If you and your ex have children together, a co-parenting plan could serve as a guideline for how the two of you will handle custody and visitation issues. The plan can serve as a peace treaty to make sure you know how to address potential conflicts before they arise. If you’re a Colorado resident, here are some of the ways a co-parenting plan could be helpful in a family law court.
The plan can reduce disagreements
When you have a co-parenting plan in place, you can outline certain potential disagreements and come up with a solution for them in a family law court or mediation session. For instance, if one parent will be late picking up the kids on their designated weekend, the parent must communicate with the other parent (and children if they are of age) to come up with a new pickup time. If a parent has to change weekends or visitation times, the parent must notify the other parent at least a day or two in advance. The parents can also agree that when a child comes to them with a problem, the information will remain confidential unless the child wants to share it with the other parents.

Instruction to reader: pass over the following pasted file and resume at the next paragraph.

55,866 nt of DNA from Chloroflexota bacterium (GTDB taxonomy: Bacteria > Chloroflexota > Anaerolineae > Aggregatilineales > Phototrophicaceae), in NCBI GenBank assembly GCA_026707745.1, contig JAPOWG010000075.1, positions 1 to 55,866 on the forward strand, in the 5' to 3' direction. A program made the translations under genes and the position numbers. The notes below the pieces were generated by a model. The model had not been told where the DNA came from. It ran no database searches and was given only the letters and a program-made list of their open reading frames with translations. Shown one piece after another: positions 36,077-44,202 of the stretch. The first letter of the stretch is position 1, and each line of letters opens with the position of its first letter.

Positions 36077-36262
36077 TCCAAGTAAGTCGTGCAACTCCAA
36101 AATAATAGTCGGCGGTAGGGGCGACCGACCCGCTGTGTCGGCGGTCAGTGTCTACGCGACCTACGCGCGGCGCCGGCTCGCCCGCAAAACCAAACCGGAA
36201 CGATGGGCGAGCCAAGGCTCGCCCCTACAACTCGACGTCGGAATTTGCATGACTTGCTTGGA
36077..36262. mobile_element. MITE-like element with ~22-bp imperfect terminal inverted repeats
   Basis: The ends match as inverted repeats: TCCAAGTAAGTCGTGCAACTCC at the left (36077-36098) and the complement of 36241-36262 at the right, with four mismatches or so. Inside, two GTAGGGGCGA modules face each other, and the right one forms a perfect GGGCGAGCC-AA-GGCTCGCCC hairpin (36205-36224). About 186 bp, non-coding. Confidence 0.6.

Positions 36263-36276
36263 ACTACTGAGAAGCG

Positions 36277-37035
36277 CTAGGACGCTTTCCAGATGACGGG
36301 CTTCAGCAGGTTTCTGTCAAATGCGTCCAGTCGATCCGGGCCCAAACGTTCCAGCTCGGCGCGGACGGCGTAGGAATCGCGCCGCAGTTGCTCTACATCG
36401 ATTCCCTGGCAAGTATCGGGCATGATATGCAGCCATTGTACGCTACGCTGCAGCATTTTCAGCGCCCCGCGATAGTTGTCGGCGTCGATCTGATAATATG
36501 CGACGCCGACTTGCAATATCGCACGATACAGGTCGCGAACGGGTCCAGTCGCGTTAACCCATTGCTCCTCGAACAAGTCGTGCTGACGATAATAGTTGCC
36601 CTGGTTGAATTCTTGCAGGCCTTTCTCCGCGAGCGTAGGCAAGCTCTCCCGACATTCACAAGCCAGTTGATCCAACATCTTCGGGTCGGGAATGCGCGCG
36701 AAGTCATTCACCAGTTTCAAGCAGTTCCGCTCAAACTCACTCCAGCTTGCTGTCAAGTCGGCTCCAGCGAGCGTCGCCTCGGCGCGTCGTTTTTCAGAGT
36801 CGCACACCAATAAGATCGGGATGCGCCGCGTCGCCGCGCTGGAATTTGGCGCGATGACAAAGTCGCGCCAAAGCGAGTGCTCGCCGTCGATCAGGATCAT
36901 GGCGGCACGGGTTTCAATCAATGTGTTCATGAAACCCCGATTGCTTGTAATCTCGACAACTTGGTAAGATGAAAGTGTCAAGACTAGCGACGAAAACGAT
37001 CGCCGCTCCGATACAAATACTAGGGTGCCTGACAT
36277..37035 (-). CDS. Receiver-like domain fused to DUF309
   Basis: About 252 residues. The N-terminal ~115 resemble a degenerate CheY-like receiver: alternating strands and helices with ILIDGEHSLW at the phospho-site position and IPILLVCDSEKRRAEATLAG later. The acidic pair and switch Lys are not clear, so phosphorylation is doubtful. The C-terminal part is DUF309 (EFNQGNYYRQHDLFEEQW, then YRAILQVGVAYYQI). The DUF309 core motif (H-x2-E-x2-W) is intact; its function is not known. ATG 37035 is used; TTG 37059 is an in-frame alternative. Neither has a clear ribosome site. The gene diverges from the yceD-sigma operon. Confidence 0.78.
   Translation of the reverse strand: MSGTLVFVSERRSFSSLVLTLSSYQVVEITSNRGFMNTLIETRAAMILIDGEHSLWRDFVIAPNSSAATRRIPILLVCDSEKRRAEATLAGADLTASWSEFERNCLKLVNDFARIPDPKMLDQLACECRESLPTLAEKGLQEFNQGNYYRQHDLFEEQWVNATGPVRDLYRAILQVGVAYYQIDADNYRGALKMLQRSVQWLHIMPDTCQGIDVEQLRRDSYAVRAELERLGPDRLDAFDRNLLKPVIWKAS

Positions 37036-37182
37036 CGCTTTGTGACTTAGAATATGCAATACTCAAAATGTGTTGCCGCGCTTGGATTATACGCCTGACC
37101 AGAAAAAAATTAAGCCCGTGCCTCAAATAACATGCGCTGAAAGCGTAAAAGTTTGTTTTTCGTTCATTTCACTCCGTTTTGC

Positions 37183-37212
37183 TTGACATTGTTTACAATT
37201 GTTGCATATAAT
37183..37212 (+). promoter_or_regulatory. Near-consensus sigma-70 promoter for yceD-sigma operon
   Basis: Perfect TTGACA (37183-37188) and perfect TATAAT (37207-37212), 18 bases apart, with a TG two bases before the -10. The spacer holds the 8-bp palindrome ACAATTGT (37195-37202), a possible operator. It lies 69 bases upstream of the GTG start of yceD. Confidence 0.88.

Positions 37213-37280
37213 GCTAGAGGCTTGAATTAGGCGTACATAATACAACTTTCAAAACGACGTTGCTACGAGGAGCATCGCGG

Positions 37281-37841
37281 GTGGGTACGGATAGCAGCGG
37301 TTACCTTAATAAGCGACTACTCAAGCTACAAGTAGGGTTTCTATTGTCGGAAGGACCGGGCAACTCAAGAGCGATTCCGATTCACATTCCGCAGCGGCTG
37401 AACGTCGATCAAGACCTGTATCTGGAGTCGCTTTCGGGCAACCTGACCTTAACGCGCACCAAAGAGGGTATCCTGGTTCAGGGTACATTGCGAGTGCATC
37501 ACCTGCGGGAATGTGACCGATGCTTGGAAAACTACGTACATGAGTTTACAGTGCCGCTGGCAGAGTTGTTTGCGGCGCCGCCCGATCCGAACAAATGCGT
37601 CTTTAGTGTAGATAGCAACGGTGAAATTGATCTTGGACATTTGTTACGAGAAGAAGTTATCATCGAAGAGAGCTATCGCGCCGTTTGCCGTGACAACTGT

The plan considers everyone’s needs
A co-parenting plan can take each parent’s work schedule into account so the parents can come up with a workable visitation schedule. The plan can also explain which parent will take the child to after-school activities so children will know what to expect. Some parents may also include guidelines for how to tell the children once they get into another serious relationship.
The “rules” of a co-parenting plan are different for every family. You and your ex can customize the terms of the plan with a mediator or in a family law court.